The Smart Cookie (The Food Group) (Hardcover)
An Instant New York Times Bestseller!
Be a smart cookie—and don’t miss the fifth picture book in the #1 New York Times bestselling Food Group series from creators Jory John and Pete Oswald!
This cookie has never felt like a smart cookie no matter how hard she tries, especially in comparison to all the clever cupcakes and brilliant rolls in the bakery. Will a dash of creativity and a sprinkle of confidence be enough to help her learn that perfect scores and having all the answers aren’t the only ingredients for intelligence?
Jory John and Pete Oswald serve up another heaping plate of laughs and lessons with this empowering, witty, and charming addition to their #1 New York Times bestselling series!
Check out Jory John and Pete Oswald’s other funny, bestselling books for kids 4-8 and anyone who wants a laugh:
- The Bad Seed
- The Good Egg
- The Cool Bean
- The Couch Potato
- The Good Egg Presents: The Great Eggscape!
- The Bad Seed Presents: The Good, the Bad, the Spooky!
- That’s What Dinosaurs Do
Jory John is a New York Times bestselling author and two-time E. B. White Read Aloud Honor recipient. Jory’s work includes the award-winning Goodnight Already! series; the bestselling Terrible Two series; the popular picture books The Bad Seed, Penguin Problems, and Quit Calling Me a Monster!; and the national bestseller All My Friends Are Dead, among other books. He lives in Oregon. You can visit him online at www.joryjohn.com.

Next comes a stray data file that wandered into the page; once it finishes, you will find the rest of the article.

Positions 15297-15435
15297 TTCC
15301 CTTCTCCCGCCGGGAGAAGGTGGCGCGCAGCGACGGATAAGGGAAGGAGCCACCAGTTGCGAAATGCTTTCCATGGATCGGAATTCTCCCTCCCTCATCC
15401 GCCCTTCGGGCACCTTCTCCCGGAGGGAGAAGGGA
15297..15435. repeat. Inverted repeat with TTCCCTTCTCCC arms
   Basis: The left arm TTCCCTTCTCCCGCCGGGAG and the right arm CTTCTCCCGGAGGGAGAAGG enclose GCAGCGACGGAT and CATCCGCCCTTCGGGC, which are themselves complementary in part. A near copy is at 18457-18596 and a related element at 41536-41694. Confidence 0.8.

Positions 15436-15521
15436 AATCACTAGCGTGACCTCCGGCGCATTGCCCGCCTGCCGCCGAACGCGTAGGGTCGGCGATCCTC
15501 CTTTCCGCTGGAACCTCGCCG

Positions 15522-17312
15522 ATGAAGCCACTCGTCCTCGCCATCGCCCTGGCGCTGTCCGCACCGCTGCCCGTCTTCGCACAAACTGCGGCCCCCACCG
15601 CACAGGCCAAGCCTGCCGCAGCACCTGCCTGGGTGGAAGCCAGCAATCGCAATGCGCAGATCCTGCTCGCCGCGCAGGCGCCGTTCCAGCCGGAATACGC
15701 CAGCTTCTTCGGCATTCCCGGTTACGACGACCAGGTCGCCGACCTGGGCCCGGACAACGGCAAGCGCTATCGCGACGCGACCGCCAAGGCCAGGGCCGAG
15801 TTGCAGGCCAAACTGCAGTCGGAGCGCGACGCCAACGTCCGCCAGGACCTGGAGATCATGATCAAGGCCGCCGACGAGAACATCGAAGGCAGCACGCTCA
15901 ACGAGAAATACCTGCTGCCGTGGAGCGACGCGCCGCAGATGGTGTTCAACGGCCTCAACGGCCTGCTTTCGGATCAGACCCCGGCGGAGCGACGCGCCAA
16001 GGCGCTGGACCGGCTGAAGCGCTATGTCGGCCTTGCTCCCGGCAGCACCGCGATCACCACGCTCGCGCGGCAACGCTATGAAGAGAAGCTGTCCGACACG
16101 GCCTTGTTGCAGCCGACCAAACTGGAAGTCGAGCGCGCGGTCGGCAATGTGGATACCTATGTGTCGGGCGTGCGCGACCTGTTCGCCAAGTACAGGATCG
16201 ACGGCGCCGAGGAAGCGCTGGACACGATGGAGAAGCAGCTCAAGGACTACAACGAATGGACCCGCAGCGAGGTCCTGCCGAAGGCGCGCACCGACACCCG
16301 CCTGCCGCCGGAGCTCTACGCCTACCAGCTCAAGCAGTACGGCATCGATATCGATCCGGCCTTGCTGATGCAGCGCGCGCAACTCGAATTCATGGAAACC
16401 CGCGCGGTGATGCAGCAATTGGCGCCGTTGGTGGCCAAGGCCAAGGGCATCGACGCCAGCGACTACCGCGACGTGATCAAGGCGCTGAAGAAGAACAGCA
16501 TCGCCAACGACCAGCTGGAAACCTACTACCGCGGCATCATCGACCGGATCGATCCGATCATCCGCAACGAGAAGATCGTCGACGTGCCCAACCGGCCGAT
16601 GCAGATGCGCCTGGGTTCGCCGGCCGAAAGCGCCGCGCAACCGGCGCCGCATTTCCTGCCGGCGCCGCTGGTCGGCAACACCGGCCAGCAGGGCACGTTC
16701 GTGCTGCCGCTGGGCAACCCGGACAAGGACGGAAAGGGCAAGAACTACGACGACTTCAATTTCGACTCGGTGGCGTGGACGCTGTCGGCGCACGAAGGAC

Pete Oswald is an LA-based artist, kid lit author/illustrator, and production designer. He is the co-creator of Mingo the Flamingo, published in 2017 by HarperCollins. Pete is also the illustrator of The Bad Seed, by Jory John. When Pete is not working on books he is helping to uplift many of the most successful animated franchises as a character designer, concept artist, and production designer. Pete lives in Santa Monica, California, with his wife and two sons.
— Kirkus Reviews
A sustaining picture book from the Food Group series.
One for the shelves on cooking or self-esteem, this dishes up a nutritious message, liberally sprinkled with puns, metaphors, and double entendres.
— School Library Journal